Tears pooled in my eyes before I said a word to my daughter, even before I walked into the kitchen, where I found her sitting at the kitchen table drinking a cup of hot tea.
There were so many things I wanted to say to her, so many things I wanted her to remember. So many things I still wanted to teach her and show her. This girl at the table was my firstborn, arriving into the world in the shadow of 9-11 and here she was: only days away from leaving for her first year of college, while a global pandemic raged on.
All grown up, resilient, optimistic, hopeful.
I didn’t know how to let go. And in this moment, here in the kitchen, I didn’t know how I’d even make it through the words I wanted to say.
“Lydia, I have something to give you . . . ” I sputtered, and laid a Bible in her hands.
She looked perplexed. She already owned several Bibles, and she and I had been reading through the Bible in a year together, during her last year at home. So why would she need yet another Bible?
But this Bible was different. For many months, ever since she and I had been reading through the yearly Bible plan, I had written in the margins of nearly every page of this particular Bible that I had just now handed her.
And every note on those onion-skin pages was written especially for her.
Those words were my heart, inked onto the margins. They were all the things I still wanted her to remember, all the things I had hoped to teach her, and more importantly all the things that Jesus had taught me in my life.
“Lydia,” I wrote on the first page of the Bible, many months ago, “you’ll read a lot of books in your life ahead. May you hold the Bible closest to your heart! God is the author of your story.”
And then, day after day, I wrote and wrote, always praying for her as I moved through the pages, letting her know the verses I had clung to for years, and sharing fascinating new revelations as I re-read old stories through the lens of a pandemic.
Lydia always saw me writing, but she didn’t know that each journaled word was for her.
Some of it was deeply personal. Next to Psalm 6:6, I wrote, “I remember reading these verses when I was a teenage girl going through a hard time. I remember having a sense that God understood my tears and was right there with me. He is with you too, and sees every tear.”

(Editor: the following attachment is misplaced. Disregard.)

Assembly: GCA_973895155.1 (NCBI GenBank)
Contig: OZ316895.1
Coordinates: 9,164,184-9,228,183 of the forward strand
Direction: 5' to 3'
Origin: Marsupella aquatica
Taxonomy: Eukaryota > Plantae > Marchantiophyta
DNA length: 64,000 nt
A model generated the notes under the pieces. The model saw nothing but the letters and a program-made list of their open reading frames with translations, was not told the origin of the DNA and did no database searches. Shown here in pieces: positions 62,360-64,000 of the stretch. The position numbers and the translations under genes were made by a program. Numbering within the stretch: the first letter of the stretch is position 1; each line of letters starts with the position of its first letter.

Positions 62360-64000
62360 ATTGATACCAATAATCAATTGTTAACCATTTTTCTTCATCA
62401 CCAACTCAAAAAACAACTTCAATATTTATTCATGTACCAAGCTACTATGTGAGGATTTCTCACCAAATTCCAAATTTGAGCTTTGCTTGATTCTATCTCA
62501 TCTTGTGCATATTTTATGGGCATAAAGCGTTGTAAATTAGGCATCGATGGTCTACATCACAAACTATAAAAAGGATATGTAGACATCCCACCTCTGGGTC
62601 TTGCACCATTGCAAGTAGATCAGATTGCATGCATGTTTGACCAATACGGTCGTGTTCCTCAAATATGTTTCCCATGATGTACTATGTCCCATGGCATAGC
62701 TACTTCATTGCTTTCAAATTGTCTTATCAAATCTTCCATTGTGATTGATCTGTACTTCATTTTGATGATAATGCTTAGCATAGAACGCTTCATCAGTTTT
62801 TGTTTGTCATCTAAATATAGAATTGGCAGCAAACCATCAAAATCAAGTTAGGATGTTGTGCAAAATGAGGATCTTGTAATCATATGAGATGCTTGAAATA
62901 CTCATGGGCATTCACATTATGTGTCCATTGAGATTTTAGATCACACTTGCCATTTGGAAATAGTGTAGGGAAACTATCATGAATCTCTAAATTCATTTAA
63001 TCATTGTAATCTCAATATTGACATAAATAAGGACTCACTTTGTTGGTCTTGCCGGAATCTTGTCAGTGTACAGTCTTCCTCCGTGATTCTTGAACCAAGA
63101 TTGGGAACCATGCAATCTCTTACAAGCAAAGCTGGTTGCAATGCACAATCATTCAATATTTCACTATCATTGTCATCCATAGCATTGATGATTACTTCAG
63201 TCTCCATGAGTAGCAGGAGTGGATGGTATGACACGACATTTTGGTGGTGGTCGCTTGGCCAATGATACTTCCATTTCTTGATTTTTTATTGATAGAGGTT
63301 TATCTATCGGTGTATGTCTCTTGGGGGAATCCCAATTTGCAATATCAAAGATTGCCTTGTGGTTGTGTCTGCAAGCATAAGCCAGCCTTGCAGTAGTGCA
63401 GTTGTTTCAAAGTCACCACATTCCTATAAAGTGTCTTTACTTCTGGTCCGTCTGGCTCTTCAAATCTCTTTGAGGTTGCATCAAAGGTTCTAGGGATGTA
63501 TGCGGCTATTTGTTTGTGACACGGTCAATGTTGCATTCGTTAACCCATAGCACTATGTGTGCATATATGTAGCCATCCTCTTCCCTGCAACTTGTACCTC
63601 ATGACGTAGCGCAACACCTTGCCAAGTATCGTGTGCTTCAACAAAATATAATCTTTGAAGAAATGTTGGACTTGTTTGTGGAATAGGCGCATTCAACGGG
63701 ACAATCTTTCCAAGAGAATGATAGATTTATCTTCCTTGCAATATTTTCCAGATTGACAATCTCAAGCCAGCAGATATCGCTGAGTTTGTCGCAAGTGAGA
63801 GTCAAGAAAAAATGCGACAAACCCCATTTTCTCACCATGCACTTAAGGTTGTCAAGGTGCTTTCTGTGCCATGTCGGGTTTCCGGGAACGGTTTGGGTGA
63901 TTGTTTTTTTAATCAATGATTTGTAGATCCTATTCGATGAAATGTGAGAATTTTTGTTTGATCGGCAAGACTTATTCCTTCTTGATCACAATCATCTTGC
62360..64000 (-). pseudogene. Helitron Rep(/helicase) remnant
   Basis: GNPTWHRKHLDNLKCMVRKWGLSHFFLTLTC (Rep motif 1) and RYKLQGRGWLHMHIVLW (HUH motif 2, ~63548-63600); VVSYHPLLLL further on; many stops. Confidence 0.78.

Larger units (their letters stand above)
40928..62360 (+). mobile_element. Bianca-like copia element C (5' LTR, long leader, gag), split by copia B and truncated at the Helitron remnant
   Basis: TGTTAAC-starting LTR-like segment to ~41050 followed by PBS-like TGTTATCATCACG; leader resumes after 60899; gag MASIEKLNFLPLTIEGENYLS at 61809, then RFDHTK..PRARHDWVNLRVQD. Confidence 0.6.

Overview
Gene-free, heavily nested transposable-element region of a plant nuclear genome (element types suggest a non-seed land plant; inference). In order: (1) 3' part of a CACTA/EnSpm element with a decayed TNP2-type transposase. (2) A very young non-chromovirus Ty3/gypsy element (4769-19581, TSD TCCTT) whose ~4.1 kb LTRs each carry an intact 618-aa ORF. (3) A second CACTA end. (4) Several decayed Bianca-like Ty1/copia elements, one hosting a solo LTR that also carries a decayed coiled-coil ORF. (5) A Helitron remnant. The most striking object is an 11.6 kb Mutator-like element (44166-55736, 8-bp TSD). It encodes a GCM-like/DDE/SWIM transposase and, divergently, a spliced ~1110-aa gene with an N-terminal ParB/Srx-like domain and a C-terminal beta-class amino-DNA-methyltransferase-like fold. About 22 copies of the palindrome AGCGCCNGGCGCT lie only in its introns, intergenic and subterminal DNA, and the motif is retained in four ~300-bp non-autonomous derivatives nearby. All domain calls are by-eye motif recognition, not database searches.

Some if it was timely. Next to Colossians 2:14, a verse about canceling our debts, I wrote, “I am reading this verse during coronavirus quarantine. Isn’t this here the best cancellation notice of all?!”
Some of it was silly. “Do not name your child Jael.”
But mostly? It was everything I’d want her to know if I didn’t get to have another tomorrow. It’s what I’d wanted her to remember about me when I was gone from this earth — that the best thing about me was Jesus. And it’s what I wanted her to cling to when she inevitably got rocked by the storms of life; I want her to hold fast to God’s promises.
More and more, as months slip into years, and years slip into decades, I am convinced that the best thing we can give to the next generation is a deep sense of who they are in Christ and how great our God is. The best thing we can provide is a foundation of kindness, integrity, generosity, and faith.
That’s it. That’s all that matters.
What do you want the people you love to remember most about you and about God? What do you hope they hold onto when the storms of life inevitably roll in? Write it down. Write it in the margins of a Bible. Write it in a card. Write it in a journal. Write it on the back of a recipe card.
Write it on the hearts of everyone you love.
Life is short. Time is flying by. Let’s write it all down.
A few days after I placed that Bible in Lydia’s hands, we were standing side by side in a parking lot, tears running unabated down our cheeks. I looked her in the eye, told her how much I loved her. How I would always be here. How I would be waiting on the front step when she came home.
Then, I wrapped my arms around here, and held her as long and as tight as I could.
And then I let go, knowing God never would.